Herewith three vignettes about memories evoked by a smell.
I am in 10th grade in high school. This school is new to me, having recently been in a school system in another country. I have never been in an American high school before.
As best I can, I settle into the routine. First, the relatively long bus ride. Just enough time to check out a couple of guys who get on the bus after me. They're cute.
Then school. We all hurry inside. And make our way to lockers, then homerooms. Soon the school bell sounds and we dutifully rise and "pledge allegiance to the flag." This is new to me, but I get the hang of it. And now classes begin. I have the usual round of classes--English, history (Pennsylvania history, I think), math (I get a pass on algebra having taken that in my prior school--not that it did any good--so business math for me), phys ed, and Latin. Of course, Latin. I don't remember much from that year but I remember Latin--oh, I suppose a bit of the language seeped through to me (I know many of the Latin words that helped shape the English language). But I do remember how to wolf whistle. Yup--learned that in Latin.
The one break during the day is lunch. And with it, foods that, though not unfamiliar, were not the common fare I had eaten in boarding school. You could tell by the smell what was for lunch that day. Barbecue sandwiches, pork and sauerkraut, hot dogs. I don't recall all, but even now--the smell of barbecue or sauerkraut transports me back to 10th grade.
As I enter the large room, I can immediately smell the touch of mold, mingled with lingering bath soap, laundry soap, perfume. And occasionally a whiff of food--probably from a covered dish supper. There is also the smell of books, and well-worn wood. The whole room is over-heated but that gives it a welcoming feel--like being enfolded in the arms of a grandparent who loves you and hugs you tight.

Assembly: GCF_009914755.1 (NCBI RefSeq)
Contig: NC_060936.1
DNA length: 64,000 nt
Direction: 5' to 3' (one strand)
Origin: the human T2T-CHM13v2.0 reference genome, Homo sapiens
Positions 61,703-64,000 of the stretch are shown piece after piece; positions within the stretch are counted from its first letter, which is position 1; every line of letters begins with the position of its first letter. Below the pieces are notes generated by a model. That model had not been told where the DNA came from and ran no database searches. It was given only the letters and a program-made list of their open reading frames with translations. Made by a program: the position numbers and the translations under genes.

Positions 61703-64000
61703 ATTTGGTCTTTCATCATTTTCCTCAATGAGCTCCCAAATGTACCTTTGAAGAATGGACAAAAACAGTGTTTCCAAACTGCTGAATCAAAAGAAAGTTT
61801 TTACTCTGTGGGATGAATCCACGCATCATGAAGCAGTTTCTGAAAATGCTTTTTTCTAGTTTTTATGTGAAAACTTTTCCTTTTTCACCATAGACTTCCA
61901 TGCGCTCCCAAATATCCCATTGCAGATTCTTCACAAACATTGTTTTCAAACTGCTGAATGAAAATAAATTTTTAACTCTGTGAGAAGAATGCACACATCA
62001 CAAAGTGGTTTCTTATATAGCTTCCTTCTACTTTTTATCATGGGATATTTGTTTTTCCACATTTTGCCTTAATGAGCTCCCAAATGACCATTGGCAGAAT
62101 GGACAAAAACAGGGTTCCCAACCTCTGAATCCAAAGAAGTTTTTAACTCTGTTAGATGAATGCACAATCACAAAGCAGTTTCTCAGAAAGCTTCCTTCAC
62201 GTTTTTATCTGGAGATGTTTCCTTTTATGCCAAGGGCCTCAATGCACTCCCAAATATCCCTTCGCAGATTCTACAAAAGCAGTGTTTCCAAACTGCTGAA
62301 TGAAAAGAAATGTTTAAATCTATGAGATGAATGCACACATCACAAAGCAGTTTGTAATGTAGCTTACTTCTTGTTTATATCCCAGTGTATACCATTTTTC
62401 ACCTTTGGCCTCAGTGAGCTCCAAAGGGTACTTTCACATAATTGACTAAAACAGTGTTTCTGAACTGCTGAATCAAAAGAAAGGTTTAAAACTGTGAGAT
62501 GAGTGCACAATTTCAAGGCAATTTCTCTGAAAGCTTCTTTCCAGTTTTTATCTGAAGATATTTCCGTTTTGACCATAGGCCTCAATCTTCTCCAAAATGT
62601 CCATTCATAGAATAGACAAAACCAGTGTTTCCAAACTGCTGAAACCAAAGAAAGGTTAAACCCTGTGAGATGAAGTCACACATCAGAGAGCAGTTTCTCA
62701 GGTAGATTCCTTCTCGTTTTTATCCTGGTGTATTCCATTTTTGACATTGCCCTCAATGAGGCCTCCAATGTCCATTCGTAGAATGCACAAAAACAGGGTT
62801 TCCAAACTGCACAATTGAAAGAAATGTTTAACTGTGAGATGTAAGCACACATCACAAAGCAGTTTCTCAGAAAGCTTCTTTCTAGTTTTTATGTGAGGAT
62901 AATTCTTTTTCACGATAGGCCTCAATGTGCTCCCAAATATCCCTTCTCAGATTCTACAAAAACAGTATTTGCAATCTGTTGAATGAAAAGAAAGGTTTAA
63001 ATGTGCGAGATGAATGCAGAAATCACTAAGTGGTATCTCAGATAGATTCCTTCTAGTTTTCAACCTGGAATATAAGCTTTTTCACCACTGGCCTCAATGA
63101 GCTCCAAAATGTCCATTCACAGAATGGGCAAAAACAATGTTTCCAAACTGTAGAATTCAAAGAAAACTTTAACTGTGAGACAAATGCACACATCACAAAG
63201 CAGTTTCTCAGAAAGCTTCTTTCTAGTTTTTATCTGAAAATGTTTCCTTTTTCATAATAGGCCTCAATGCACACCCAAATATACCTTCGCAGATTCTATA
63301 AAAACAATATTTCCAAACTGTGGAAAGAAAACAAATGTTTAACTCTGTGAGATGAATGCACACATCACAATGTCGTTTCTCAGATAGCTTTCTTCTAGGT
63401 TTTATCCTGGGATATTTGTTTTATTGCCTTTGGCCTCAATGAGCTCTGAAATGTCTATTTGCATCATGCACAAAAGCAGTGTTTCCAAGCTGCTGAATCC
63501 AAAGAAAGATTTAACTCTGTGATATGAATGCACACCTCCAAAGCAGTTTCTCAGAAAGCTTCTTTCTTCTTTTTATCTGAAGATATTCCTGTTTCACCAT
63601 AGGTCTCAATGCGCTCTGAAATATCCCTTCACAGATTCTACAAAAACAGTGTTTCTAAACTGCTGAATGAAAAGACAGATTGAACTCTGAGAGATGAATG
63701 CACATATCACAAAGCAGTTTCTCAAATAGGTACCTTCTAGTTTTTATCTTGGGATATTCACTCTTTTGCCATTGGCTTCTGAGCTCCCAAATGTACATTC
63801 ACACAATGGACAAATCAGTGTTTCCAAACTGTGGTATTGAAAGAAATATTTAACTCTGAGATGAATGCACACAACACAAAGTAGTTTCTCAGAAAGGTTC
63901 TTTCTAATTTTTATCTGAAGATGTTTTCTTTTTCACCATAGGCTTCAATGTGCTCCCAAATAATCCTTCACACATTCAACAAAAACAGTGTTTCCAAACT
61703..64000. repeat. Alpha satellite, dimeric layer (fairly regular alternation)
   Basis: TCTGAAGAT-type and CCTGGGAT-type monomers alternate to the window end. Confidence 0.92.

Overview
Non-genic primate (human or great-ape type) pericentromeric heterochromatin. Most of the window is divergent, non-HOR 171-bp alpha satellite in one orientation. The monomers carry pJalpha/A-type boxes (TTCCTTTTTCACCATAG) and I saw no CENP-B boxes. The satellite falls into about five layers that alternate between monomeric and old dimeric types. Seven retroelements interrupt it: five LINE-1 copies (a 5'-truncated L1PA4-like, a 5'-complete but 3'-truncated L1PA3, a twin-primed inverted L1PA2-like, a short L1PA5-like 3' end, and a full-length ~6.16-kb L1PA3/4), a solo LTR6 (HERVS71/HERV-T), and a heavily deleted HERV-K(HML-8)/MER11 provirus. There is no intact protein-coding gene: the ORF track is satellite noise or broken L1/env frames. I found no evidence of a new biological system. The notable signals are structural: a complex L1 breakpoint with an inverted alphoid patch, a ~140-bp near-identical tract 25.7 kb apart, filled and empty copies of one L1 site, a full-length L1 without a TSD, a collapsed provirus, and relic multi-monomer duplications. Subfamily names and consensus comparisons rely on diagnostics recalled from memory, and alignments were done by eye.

The room is dimly lit, and very quiet. There is a light buzz of voices, but mostly whispering. As I sit down, I look around. There are some of my uncles and aunts, and my cousins. Probably my Pappap as well. Grandma must have been there, but I don't remember that.
I am in the small church where my mother grew up. And now today, when I enter a small country church, all those smells hit me, and I am once again in that church from my childhood.
Late at night the plane landed. I had flown from the U.S. to London, then had a long lay-over at Heathrow (I over-estimated how much time I would need to connect planes). Since the plane departed a bit later than scheduled, I missed the opportunity to see the sun set over the Sahara.
With the usual delay in deplaning, my anticipation builds. I am going to see my daughter who is in a four month internship working on an art project. The coolness of the airplane begins to dissipate. And as the cabin door opens, it becomes clear that the weather is not the same as Pennsylvania in November (from where I had departed), nor London. In fact, it is down-right steamy.
As I step off the plane, and down the ladder (no connecting tunnels at this airport), I am immediately hit with a wave of intense humidity. And that smell.
I breathe deeply--wood fire smoke mingled with sweat of humanity. I take another deep breath--hold it, and then say (in my mind at least) -- AFRICA. After a more than 40 year absence, I am back.